Bird Families

Crested Tit - Lophophanes cristatus (Linnaeus, 1758)

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Crested tit, or grenadier, grenadier (lat.Lophophanes cristatus, syn. Parus cristatus) Is a small songbird of the titmouse family, common throughout most of Europe. In northern and middle latitudes, it is common in coniferous, less often mixed forests. In the south-west of Europe, in particular on the Iberian Peninsula and in France, it settles in deciduous forests with dense undergrowth. It got its name - grenadier - thanks to a clearly visible conical tuft, similar to the hats of grenadiers - elite infantrymen of the 17th-18th centuries. More than other species of tits, it is prone to a sedentary lifestyle, sometimes roaming in winter. In the latter case, it often forms mixed flocks with kinglets, less often chickens. It feeds mainly on small invertebrates and their larvae, as well as seeds and fruits of some plants during the non-nesting period.

Description

It is a small, but very mobile bird, comparable in size to the blue tit, but noticeably inferior to the great tit. Body length - 11-14 cm, wingspan 17-21 cm, weight 9-14 g. The most characteristic feature of this tit, by which it can be easily identified even at a distance, is always a raised black-and-white crest on the head. It is formed by black elongated feathers with wide white edges, which gives the impression of scaly. The cheeks and frenulum (the space between the eye and the base of the beak) are dirty-white, on the throat there is a large black triangular spot, with its tops passing into a narrow “collar”. The top is monochromatic brownish-gray, sometimes with a light olive or reddish tint. The bottom is yellowish-white with an ocher tint on the sides. Flight and tail feathers are dark brown. The beak is black, the legs are brownish, the iris is dark brown.

Sexual dimorphism manifests itself insignificantly - in females the crest is slightly smaller, the dark stripes on the head are thinner, the feathers on the head and sides are more buffy than whitish. In the field, males and females are practically indistinguishable. Young birds are similar to adults, differing from them in a slightly more brownish plumage of the head and a smaller tuft. The flight is fast and undulating, with deep dives.

In comparison with other Russian titmice, the crested sings little. The spring demonstration song is expressed indistinctly and in general terms repeats a signal of excitement or an inviting cry - a vigorous gurgling trill "qi-qi-qi-tyuryu, qi-qi-qi-tyuryu ..." or "si-ti-tir-r-ri-ri -ri ", often repeated several times in a row with special emphasis. In structure, it resembles the singing of a blue tit. Another type of song, which is more characteristic of the end of the winter season (less often in summer and September), resembles the singing of snow buntings rather than tits. It is described as a rolling tivitirivi trumpet, combined with an inviting shout and squeak. In daily communication, birds use the call call "qi-qi" (in a soft version of "si-si") with a decrease in tone, which is typical for tits, as well as a variation of the disturbance signal described above.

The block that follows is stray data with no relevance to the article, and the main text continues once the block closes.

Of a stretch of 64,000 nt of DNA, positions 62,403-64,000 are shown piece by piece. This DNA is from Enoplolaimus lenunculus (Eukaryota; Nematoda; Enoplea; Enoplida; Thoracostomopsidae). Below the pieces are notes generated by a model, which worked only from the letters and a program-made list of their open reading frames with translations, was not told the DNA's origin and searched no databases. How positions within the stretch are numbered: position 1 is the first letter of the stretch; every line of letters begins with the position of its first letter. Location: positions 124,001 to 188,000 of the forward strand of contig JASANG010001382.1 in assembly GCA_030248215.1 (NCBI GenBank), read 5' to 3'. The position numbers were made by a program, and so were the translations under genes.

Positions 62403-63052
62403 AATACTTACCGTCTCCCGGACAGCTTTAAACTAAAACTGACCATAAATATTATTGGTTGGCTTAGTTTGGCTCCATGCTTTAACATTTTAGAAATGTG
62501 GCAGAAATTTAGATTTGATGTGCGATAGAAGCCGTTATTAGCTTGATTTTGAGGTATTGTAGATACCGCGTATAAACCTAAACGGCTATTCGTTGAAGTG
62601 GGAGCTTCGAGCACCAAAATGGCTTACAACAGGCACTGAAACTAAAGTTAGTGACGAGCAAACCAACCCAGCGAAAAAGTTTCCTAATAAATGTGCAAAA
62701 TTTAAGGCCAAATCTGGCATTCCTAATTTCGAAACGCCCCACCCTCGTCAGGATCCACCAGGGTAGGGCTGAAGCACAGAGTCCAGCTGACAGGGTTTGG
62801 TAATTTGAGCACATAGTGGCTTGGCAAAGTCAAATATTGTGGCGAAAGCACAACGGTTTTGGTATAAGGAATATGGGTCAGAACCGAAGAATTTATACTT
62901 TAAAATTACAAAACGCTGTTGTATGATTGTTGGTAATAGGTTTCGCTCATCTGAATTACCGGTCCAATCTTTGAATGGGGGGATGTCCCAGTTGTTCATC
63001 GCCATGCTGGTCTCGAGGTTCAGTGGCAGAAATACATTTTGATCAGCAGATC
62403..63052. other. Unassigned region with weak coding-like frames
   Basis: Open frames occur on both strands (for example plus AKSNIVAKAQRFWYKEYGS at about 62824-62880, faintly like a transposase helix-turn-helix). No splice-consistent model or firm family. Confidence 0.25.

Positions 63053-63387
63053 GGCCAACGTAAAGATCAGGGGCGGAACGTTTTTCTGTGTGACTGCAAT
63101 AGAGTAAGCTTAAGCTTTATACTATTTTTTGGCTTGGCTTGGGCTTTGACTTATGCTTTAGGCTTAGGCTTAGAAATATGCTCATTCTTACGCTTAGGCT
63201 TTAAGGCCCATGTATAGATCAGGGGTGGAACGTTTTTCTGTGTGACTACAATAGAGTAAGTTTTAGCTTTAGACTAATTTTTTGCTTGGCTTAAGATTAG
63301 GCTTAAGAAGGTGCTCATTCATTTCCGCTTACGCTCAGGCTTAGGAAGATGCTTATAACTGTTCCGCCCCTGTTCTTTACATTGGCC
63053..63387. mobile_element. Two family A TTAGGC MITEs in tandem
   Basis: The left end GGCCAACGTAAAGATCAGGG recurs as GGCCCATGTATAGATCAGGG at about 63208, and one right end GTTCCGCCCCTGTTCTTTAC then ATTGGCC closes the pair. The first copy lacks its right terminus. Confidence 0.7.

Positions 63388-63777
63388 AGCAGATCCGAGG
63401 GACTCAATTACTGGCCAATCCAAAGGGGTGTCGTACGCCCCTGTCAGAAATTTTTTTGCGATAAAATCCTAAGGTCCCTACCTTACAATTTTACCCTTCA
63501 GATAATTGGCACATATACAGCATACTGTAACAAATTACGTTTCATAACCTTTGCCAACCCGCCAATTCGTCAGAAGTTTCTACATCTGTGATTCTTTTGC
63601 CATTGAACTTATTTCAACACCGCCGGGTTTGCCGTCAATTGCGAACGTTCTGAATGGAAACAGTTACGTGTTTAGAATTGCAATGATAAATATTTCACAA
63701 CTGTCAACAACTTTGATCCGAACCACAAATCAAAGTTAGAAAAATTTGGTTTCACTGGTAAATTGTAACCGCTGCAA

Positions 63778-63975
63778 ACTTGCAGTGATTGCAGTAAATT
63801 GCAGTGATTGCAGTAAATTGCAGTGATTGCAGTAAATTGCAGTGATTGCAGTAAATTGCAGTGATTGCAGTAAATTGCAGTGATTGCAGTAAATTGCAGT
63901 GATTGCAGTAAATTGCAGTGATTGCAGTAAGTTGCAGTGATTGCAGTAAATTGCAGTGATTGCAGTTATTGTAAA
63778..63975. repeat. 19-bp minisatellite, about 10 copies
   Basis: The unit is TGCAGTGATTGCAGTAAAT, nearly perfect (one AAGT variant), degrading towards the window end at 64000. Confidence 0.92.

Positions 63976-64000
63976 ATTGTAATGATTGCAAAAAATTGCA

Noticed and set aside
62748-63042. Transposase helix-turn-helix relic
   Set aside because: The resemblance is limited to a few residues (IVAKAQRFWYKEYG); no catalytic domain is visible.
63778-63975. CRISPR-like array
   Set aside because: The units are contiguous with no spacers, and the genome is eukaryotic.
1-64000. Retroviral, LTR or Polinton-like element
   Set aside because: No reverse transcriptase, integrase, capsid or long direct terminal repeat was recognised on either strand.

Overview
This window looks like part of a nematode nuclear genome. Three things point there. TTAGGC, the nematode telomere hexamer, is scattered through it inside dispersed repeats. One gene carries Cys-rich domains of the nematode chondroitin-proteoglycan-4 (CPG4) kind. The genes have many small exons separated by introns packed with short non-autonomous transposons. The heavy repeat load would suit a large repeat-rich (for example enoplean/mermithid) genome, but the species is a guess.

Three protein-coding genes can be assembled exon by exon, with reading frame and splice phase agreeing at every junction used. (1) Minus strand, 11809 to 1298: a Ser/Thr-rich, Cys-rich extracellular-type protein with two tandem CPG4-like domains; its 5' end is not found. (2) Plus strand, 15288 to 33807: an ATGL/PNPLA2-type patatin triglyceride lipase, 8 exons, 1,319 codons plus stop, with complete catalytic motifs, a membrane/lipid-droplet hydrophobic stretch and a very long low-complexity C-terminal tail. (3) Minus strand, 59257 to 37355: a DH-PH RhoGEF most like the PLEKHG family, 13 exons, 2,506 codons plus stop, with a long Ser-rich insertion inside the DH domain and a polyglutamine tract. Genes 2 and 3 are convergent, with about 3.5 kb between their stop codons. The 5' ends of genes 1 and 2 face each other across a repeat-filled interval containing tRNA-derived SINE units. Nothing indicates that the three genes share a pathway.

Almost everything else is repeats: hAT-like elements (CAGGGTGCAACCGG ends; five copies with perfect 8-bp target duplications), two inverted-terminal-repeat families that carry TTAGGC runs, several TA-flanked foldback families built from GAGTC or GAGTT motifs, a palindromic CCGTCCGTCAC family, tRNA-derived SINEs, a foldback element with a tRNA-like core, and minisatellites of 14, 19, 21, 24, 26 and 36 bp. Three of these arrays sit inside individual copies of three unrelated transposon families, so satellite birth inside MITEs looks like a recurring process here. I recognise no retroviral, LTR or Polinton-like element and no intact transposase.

External signs of a grenadier

The grenadier is a small tit with a large grayish-black pointed crest raised upward. For the resemblance of the crest to the headdress of the grenadiers, the bird received the name - grenadier.

The back, wings and tail are gray-brown in color without noticeable markings. A black spot stands out on the throat - a beard, the back of the head is black. A dark stripe stretches through the eye, which bends over the light cheeks in the form of a black brace.

The forehead is white, but behind the black bases of the feathers are more prominent, and the crest appears completely dark. The head and abdomen are off-white. During periods of irritation, the grenadier presses the crest and stretches her neck. Outwardly, males and females are almost the same. Only young crested tits and females have a small crest and a small black beard.

Area

Distributed throughout most of Europe, but absent in the UK (with the exception of the Caledonian Forest in Scotland), the Apennines and northern Scandinavia. In northern Europe, it occurs up to the forest border - in Norway up to 65 ° N. sh., in Sweden, Finland and Karelia up to 67 ° N. sh., east to the regions of Arkhangelsk and Syktyvkar. Further east, the border of the range goes sharply to the south and reaches the eastern slopes of the Urals in the Yekaterinburg region, after which it turns to the west.

The southern border of the range passes through the northern coast of the Mediterranean in Spain and France, the southern border of the Alps, Albania, central Greece, Bulgaria, the southern foothills of the Carpathians, the Volyn and Podolsk Uplands in the region of 49 ° N. sh., central and eastern Ukraine up to 50 ° N. sh., Voronezh, Penza and Samara regions of Russia.

Habitat

Coniferous forest - a typical biotope of the crested tit

In Northern and Eastern Europe, the main biotope is mature, tall-stemmed pine and spruce forests, usually dominated by Scots pine and Scots spruce. Less commonly found in mixed forests, however, it also chooses areas with conifers there. In central, southern and southwestern Europe, habitats are more diverse and may include light deciduous forests with dense undergrowth and a large number of old and dead trees. For example, in the Pyrenees, the bird often settles in beech groves; in the south of the Iberian Peninsula, it nests in forest plantations of cork oak. Wandering birds can also be found in other landscapes, such as heaths or juniper bushes, but not far from their main habitats.

Nature of stay

As a rule, a sedentary bird, less than other tits, prone to seasonal movements. Only in the extreme north of the range - on the Kola Peninsula, the Pechora and Lapland valleys, there were irregular winter migrations at a distance of no more than 100 km. At the same time, in the Leningrad region, observations showed a strict sedentary nature of this species.

Breeding grenadier

The grenadier lays 5-7 eggs, usually fewer than other tits. Nests with full clutches hatch already in the first half of May. Eggs are very variable in color of the shell, sometimes completely without specks on a white background or with reddish-brown dots and specks in the form of a noticeable corolla at the blunt end. Sizes 1.5-1.7 x 1.2-1.6 cm. Incubation lasts 15-17 days.